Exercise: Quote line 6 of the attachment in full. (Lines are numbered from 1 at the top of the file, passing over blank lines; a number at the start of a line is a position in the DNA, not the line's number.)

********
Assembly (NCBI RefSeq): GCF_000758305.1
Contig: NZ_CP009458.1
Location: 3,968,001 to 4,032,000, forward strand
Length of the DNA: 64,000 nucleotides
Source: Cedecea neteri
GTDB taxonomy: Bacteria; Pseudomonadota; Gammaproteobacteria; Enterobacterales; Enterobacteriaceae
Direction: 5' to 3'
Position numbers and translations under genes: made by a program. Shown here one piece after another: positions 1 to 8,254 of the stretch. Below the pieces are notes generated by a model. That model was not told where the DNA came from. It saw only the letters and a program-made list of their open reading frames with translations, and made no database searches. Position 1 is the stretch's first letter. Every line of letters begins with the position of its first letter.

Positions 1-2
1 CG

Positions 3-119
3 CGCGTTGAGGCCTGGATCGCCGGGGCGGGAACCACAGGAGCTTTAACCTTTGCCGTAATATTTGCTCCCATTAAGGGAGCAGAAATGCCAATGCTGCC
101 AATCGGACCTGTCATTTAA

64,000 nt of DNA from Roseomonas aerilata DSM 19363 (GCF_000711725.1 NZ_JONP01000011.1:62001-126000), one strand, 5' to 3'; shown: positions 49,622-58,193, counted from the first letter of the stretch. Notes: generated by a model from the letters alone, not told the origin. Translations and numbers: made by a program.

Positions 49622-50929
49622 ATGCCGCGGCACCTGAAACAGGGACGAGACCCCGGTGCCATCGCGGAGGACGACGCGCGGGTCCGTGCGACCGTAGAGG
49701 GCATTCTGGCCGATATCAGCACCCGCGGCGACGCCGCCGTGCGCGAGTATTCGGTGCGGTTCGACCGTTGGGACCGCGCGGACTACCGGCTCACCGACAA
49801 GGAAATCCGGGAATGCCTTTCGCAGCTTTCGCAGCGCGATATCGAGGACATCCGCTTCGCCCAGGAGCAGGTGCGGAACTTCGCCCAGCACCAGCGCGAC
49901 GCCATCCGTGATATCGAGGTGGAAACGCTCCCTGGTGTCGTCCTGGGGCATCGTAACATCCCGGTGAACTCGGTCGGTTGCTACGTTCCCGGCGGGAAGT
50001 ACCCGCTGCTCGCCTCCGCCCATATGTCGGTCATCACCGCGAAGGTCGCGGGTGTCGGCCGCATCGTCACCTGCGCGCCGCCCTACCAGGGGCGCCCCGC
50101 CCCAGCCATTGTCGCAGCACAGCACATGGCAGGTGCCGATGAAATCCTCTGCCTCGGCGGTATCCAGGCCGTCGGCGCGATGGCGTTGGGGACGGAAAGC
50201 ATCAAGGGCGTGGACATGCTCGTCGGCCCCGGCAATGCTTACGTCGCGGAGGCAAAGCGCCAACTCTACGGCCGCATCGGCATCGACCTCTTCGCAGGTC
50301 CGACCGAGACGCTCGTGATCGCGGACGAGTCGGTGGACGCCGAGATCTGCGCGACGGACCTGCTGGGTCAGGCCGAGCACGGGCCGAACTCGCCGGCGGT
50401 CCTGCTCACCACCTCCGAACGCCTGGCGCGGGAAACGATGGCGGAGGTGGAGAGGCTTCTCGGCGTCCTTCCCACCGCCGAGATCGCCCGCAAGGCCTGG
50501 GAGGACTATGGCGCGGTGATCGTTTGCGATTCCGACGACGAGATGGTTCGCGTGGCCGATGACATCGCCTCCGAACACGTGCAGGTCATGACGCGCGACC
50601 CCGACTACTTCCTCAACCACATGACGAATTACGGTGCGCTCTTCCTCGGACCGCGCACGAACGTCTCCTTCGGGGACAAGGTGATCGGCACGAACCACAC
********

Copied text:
GTDB taxonomy: Bacteria; Pseudomonadota; Gammaproteobacteria; Enterobacterales; Enterobacteriaceae